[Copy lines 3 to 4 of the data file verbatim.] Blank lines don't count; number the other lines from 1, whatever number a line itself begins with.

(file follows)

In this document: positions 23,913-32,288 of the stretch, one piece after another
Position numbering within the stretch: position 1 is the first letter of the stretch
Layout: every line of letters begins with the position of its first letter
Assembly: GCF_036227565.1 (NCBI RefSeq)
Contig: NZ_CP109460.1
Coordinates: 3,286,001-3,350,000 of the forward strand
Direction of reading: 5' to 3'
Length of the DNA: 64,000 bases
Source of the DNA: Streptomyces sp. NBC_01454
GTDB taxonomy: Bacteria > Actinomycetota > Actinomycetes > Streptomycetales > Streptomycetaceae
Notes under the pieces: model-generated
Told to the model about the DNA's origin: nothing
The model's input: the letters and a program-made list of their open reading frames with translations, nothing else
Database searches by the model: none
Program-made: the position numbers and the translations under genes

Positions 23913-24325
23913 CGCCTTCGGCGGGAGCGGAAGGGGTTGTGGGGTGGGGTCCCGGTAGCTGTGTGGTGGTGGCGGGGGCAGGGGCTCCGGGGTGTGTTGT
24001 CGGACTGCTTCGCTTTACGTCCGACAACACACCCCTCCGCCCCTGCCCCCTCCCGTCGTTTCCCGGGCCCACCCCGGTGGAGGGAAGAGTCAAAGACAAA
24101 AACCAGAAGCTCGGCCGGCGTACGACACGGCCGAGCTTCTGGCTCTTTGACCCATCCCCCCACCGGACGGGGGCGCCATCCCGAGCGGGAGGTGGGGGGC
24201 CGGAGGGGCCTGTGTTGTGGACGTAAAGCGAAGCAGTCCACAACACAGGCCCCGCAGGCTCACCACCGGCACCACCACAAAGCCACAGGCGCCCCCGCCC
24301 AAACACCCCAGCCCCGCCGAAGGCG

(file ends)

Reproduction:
Layout: every line of letters begins with the position of its first letter
Assembly: GCF_036227565.1 (NCBI RefSeq)